You also don’t have any say in the background color of the page in either of them. ClickUp allows you to change the line height, paragraph spacing, and font size, which is handy.

Neither of them allows for custom font colors, again, because they’re not word-processing applications.

Use the tool for the thing it was made for. And don’t bitch when it doesn’t do something an app in a whole different classification does. 

Actually, I cheat

Everything I said about templates above is more of a guideline.

Because I use Apple Pages, which works offline, I have multiple Pages windows open at once on a specific desktop on my Mac. 

The current newsletter, the current article, and maybe a few more will be open all the time. 

Even if my Mac needs to restart, I have it set to open all windows again, so when it comes back on, they’ll all be where I left them.

This is something that I much prefer over other online writing platforms: the ability to have persistent docs open, even after my Mac shuts down.

Screenshot of an Apple desktop with 4 pages documents open, 3 articles and 1 newsletter

It actually allows me to work on multiple ideas at once:

There are three articles and my newsletter on that screenshot, 98 + 820 + 604 + 1883 – that’s a lot of words, which should come as no surprise to those of you who know me!

It also means that if I end up going off on a tangent and writing about something that doesn’t answer the question I’m trying to answer, I can CMD+N and cut and paste the extra bit into it’s own Pages file and carry on where I cut in the original. Then I have the start of another article already waiting for me. Just save the new file and carry on with the original one!

Apple Pages have different styles, depending on your template

One of the stand-out features for me on Apple Pages, is that each template has its own fonts, styles, colors, and backgrounds. As someone who fought (constantly) with Google Docs and Word (for years if not decades) to get something close to this, it is, frankly, questionable why Pages is the only one that does this.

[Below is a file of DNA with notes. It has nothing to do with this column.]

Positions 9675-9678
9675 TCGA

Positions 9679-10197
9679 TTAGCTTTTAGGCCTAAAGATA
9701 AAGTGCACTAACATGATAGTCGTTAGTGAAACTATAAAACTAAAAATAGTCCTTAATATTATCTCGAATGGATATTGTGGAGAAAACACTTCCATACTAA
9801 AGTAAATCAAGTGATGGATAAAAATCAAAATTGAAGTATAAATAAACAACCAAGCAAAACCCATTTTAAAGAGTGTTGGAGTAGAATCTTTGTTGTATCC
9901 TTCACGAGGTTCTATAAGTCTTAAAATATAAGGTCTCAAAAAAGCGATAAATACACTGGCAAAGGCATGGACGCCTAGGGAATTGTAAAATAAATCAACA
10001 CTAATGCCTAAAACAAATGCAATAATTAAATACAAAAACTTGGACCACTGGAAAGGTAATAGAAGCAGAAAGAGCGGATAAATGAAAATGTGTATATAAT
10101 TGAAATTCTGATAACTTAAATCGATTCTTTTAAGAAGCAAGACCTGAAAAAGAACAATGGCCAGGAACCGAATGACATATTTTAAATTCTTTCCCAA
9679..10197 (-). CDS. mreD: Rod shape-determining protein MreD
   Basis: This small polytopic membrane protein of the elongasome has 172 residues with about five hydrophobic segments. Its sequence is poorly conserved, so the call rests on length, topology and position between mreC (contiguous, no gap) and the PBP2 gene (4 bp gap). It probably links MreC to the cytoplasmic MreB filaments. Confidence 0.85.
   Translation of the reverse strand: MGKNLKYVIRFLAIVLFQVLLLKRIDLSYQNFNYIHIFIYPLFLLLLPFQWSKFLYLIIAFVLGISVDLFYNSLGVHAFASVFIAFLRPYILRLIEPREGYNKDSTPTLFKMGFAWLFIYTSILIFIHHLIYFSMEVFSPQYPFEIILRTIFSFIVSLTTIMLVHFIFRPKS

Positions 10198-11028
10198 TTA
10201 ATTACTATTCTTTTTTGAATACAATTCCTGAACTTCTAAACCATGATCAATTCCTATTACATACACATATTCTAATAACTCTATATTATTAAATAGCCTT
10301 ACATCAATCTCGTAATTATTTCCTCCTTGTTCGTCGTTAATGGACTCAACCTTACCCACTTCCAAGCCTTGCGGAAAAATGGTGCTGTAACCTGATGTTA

Here’s some images to show you what I mean:

See? Two distinct templates, each with their own fonts, colors, and sizing. They also have a different background color as well. 

In fact, in my newsletter I have Georgia as a heading font, and Verdana as a body font (Verdana is the only body font in ConvertKit that I don’t hate!). But in my articles, I still have Georgia as a heading font, but the body font is Montserrat. The background page color of my newsletters is black, and my articles are the same hex as the background on my website. 

This means that the content management system starts as soon as I create a doc!

Because I have these templates set up, I know (pretty much) how it’s going to look when it’s uploaded to either place. On my website, the fonts will be Georgia and Montserrat, because that’s the feel of my whole website, but at least I have some idea how it’s going to look in ConvertKit!

My Biggest Context Switching Problem with Pages

We’re all familiar with Notion, and we know how easy it is to move things around, just grab the dots on the left and move the whole block. In fact, I wrote a whole article ages ago about how I couldn’t move to another writing app because I can’t leave the block-based editor (although I’m buggered if I can find it now to link it!).

Craft Docs and ClickUp have a block-based organization structure as well, just grab the left-hand handle and move things around.

I thought that this was a deal breaker for me.

Turns out, it’s not!

I’m still adjusting to it, and I still find myself hovering the mouse over the left-hand side occasionally, waiting for the dots to appear, but it’s getting less!

CleanShotX + iCloud Drive

As I write my article, I take screenshots to illustrate the points that I’m typing about. Now that CleanShotX has new options (being able to templatize the background, padding, and corner rounding in a single button), I just click a Preset, and it’s all done for me. If you’ve not seen this new function yet, here’s their update video.

When I write something I think should have a screenshot attached to it, I take it then and there and then put a placeholder in the text where the image needs to be. This placeholder text is pre-programmed into the template, it’s red, bold, and all caps. 

As soon as I take my first screenshot for an article, I nip into iCloud Drive documents and create a sub-folder (either in my newsletter folder or my articles folder) so that I can start popping screenshots in there. If you’ve been here for a while, you know I like to take lots of screenshots!

These screenshots are popped into the article folder, ready for the publishing process, but that’s for another post! The key here is to create a folder as soon as I’ve got something to put in it. That keeps the content management process super slick and easy to navigate!

So that’s part two of my content process!

That’s my creation process from the point where I start working on an article (or newsletter) to when it’s finished.

Next week, I’ll go into how I publish and archive my work. Get ready for another in-depth article to cover all that!